Application Integration

Pega Robotic Automation Studio lets you interrogate applications to expose the underlying objects and uniquely identify each object. You can then use these objects to build automations and monitor application events. To interrogate an application, you use Studio adapters. Interrogation results in the creation of controls corresponding to the interrogated application targets. Studio uses translators and factories to enable communication between application targets and their platforms. Definitions of the key  concepts and terms follow.


Studio lets developers integrate applications at the desktop through their user interfaces. To integrate an application, Studio uses adapters to inject code within the target application that directly interacts with the application’s objects. Studio does not require the target application to be recompiled or modified in any way. Pega Robotic Automation supports a number of platforms and application control types including ...

An adapter is a component that lets users integrate with an application built upon a specific platform (Windows, web, and so on) by interrogating the application to produce metadata describing the application. Adapters have accessible properties, methods, and events.


When an application object is interrogated in Studio, a representation of that object is created. That representation is known as a control. Studio organizes controls in a hierarchy. For example integrating the Calculator application and interrogating the Clear button, Equals button, and Results text box.

This hierarchy is also represented in the classes associated with the control. For example, a text box interrogated in a Windows application would be in the OpenSpan.Adapters.Controls.Textbox class. The Textbox control has all of the properties, methods, and events associated with the OpenSpan.Adapters.Controls.Control (base control) along with those specific to the function of the text box.

A control performs these functions:

Controls are displayed in Studio's Object Explorer. A control is considered created when it has been matched, and destroyed when it has been unmatched.

The properties, methods, and events for controls inherit from the OpenSpan.Adapter:


A target is a Studio object that corresponds directly with an application object. Whereas controls represent the virtual application object that does not change between runs of the application, targets represent the actual application object that exists within the application at any given moment. Targets are created and destroyed when application objects are created and destroyed. Targets are platform specific and encapsulate the necessary logic to automate and monitor application objects. Thus, the text box control can interact with any target that implements the text box interface, such as a Windows text box target, a Java text box target or an HTML text box target.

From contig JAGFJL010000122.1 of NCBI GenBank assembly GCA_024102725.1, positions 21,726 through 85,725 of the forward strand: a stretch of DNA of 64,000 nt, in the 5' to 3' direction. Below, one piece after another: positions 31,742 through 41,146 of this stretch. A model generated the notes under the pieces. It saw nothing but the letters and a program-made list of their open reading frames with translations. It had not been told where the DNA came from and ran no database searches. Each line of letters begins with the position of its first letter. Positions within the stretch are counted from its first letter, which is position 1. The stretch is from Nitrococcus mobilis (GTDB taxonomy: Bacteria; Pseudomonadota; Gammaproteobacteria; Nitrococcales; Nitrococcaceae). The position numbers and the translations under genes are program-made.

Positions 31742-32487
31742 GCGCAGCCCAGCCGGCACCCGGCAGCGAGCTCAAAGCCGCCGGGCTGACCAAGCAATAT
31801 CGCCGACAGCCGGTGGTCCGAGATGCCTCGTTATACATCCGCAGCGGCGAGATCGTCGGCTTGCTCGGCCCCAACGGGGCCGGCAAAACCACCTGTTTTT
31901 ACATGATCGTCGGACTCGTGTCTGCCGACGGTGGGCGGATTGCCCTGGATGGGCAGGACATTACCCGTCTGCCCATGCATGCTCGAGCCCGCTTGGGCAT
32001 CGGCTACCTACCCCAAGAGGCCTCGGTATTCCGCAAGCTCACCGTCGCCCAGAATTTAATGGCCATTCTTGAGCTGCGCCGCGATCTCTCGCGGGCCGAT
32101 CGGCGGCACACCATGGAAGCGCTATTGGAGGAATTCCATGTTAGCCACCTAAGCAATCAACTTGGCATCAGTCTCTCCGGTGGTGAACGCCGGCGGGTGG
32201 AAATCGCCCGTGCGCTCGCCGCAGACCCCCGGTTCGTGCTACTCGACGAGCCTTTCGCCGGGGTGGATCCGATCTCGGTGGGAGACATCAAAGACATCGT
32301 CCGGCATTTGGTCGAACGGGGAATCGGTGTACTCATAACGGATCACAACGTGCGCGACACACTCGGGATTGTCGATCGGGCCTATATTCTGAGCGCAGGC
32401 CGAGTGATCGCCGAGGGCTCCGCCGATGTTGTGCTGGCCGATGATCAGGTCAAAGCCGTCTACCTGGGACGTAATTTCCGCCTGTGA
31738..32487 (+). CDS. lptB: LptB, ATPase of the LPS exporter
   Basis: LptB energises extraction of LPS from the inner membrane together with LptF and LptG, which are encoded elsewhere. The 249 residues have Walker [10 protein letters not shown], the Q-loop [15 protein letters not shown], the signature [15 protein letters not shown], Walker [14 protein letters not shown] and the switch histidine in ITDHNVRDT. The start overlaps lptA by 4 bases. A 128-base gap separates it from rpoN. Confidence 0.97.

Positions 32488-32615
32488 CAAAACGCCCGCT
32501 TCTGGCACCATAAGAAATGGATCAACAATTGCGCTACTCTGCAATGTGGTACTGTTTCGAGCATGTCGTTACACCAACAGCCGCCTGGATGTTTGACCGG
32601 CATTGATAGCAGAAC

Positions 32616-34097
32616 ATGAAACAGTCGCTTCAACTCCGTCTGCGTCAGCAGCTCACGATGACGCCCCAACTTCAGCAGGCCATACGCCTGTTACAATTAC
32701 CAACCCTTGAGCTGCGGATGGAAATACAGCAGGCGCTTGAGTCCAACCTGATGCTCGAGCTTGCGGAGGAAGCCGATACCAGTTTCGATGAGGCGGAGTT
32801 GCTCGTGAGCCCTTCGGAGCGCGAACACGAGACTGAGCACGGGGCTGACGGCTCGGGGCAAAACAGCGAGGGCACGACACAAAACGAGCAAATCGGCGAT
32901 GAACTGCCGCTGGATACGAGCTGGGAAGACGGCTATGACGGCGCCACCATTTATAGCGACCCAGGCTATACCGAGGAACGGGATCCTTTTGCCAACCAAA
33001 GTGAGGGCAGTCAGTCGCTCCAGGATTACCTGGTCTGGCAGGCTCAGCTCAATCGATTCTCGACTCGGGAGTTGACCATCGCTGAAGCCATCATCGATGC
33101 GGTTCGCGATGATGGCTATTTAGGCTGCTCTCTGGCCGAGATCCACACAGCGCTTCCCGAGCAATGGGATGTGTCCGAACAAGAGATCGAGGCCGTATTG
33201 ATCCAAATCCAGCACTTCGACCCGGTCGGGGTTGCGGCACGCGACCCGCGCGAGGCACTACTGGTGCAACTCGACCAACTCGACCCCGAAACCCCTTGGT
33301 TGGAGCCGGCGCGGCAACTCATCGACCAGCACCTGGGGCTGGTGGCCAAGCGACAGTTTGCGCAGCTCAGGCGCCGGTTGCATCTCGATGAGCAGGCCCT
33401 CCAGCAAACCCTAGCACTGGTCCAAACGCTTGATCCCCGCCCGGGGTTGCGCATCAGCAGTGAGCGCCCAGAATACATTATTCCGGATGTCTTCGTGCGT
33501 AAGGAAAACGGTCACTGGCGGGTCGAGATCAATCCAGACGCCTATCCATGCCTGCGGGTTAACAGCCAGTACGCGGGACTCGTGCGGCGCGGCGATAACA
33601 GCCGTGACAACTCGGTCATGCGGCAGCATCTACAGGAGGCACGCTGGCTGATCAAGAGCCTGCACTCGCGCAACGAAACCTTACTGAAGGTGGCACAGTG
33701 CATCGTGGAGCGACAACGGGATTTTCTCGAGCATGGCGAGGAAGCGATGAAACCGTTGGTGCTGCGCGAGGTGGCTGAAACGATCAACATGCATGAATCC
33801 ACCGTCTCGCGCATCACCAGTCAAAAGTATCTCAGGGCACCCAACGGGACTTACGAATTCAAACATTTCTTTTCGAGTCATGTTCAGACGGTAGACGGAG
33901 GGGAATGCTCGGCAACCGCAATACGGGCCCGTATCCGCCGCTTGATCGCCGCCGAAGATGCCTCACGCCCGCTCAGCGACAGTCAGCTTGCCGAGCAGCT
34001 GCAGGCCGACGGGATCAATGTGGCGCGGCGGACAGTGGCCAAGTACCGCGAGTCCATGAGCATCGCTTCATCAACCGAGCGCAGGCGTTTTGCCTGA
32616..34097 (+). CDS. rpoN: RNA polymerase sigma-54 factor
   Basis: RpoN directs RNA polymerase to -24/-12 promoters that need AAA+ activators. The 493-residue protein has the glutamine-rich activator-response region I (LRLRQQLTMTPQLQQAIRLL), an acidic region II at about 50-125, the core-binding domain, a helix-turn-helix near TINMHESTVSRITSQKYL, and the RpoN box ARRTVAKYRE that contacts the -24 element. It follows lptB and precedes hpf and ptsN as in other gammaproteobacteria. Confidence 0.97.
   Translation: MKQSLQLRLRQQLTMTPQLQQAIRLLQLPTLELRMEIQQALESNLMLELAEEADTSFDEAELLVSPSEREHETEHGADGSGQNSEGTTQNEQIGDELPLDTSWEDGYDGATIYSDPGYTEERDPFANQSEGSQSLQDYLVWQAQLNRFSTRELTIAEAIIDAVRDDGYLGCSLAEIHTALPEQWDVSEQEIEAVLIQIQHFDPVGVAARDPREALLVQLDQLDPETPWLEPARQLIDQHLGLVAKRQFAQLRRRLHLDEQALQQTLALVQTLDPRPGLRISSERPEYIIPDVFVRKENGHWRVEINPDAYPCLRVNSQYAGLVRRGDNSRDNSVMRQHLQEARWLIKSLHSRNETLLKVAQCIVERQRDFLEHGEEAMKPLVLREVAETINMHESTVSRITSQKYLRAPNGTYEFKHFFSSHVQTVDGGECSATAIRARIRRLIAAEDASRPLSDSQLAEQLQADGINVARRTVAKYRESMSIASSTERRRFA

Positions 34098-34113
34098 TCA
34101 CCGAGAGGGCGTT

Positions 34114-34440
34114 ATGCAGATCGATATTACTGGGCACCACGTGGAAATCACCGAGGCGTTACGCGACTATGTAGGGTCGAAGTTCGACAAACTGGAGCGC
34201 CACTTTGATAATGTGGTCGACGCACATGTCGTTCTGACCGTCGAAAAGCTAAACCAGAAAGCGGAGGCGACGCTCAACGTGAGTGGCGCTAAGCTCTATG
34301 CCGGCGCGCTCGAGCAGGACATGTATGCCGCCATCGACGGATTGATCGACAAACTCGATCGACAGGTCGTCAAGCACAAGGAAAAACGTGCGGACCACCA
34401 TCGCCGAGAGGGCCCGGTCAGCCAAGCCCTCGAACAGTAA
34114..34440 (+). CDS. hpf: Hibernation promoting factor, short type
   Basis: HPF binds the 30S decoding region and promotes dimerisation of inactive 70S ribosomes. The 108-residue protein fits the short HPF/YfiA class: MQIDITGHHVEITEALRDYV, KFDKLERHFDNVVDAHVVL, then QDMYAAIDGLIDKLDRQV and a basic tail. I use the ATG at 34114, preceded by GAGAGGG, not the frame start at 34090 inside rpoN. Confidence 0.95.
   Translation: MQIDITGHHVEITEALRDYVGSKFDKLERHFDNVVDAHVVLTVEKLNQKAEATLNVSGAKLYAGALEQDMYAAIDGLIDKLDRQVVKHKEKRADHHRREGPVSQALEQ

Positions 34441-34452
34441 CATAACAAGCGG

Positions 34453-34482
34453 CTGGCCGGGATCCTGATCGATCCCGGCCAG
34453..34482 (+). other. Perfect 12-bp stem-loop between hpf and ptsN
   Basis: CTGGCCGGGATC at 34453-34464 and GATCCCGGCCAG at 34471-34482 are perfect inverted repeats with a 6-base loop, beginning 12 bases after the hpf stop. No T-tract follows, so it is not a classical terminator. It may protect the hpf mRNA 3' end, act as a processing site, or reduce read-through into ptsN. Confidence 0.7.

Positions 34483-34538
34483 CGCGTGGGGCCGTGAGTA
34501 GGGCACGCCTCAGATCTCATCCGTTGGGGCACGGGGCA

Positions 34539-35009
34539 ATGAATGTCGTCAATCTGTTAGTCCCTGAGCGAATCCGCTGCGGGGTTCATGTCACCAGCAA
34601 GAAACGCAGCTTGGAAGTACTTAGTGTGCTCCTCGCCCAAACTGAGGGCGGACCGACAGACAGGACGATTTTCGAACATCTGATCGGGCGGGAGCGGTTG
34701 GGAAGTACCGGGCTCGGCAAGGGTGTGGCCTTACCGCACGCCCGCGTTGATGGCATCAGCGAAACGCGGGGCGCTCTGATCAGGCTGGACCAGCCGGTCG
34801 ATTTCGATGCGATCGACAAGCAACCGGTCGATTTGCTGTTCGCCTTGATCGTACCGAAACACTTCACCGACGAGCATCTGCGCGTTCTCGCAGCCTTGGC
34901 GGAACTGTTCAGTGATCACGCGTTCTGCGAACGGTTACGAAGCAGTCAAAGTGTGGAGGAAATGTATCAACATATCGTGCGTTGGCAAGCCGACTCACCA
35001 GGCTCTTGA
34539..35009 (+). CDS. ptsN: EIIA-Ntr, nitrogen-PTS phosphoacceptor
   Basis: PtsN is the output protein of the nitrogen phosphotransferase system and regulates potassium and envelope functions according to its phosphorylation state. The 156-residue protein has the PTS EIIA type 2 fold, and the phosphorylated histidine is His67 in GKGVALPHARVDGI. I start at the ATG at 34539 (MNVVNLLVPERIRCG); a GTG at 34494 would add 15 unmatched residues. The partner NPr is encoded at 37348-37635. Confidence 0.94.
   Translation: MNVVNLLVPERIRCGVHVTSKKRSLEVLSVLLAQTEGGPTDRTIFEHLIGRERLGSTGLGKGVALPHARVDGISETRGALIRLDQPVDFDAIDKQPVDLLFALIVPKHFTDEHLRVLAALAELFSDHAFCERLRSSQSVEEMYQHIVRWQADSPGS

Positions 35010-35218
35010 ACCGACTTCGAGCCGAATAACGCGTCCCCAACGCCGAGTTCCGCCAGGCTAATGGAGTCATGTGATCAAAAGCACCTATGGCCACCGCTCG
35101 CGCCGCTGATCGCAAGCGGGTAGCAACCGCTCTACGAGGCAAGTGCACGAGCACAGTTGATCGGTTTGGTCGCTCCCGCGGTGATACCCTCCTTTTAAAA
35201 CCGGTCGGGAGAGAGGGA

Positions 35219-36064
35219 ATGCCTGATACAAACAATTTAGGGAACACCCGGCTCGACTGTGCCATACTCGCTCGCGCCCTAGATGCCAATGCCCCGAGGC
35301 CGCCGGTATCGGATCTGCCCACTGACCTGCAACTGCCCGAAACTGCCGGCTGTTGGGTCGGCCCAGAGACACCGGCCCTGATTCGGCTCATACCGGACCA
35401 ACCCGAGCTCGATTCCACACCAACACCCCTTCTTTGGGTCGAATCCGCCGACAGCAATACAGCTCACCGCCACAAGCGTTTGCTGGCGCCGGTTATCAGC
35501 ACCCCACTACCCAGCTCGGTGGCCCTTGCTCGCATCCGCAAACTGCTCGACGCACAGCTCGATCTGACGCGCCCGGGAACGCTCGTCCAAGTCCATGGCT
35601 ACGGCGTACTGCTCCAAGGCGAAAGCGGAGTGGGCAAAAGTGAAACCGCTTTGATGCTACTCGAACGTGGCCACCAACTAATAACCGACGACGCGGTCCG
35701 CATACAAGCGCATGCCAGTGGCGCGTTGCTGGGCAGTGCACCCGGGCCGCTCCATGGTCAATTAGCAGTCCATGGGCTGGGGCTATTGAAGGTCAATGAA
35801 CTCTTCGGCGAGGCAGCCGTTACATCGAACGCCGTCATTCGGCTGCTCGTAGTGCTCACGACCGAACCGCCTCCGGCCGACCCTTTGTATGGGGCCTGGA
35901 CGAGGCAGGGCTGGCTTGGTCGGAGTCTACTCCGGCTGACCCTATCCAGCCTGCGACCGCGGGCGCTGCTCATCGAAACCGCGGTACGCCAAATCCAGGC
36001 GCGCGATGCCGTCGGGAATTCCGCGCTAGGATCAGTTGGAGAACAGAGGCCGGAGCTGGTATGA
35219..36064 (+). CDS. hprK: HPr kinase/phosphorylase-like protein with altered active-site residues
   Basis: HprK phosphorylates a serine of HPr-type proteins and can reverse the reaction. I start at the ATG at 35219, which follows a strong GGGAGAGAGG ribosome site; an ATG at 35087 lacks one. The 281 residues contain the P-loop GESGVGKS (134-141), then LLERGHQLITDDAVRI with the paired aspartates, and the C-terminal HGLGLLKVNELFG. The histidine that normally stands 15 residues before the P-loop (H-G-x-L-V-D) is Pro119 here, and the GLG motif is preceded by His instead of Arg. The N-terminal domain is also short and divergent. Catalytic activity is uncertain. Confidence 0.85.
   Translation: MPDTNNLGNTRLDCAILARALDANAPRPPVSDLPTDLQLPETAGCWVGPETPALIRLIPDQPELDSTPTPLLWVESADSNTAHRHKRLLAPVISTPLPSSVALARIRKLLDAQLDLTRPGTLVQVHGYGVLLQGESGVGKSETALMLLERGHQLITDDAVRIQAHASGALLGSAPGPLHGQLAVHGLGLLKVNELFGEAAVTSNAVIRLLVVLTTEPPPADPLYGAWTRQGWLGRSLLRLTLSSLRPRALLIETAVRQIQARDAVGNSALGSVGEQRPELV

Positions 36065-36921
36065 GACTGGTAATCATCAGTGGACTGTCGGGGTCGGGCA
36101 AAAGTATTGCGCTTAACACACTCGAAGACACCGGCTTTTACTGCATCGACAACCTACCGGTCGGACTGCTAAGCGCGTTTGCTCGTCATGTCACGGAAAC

A translator is a unit of injected code that lets Studio automate and receive events from an application object. Targets communicate directly with translators using the IPC layer. Most of the time translators are objects, although in some cases translators can just be a single module or static class that interacts with all supported objects. Translators do not require any modifications or recompilation of the target application. Studio automatically injects translators into a target application and attaches them to the appropriate application object. Translators are typically written in the same language as the objects they are interacting with. Thus for example, translators for .NET controls are written in C# and translators for Java controls are written in Java. The most notable exception to this is ActiveX or COM controls, which due to their binary interface can be written in C++ regardless of whether they were originally written in Visual Basic or another language. Translator assemblies are included in Deployment packages.

The diagram below illustrates the relationship amongst controls, targets, translators, and application objects.


Factories are controls that let Studio talk to specific platforms. These factories interact with Brokers as injected at the platform level (.NET, Java, Active X and so on). Factories appear in Object Explorer and are automatically detected by Studio.

From a user perspective, the most important thing to know about factories is that their appearance in Object Explorer indicates that Studio is interacting successfully with the platform.


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Updated: 18 June 2020

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OpenSpan data classification label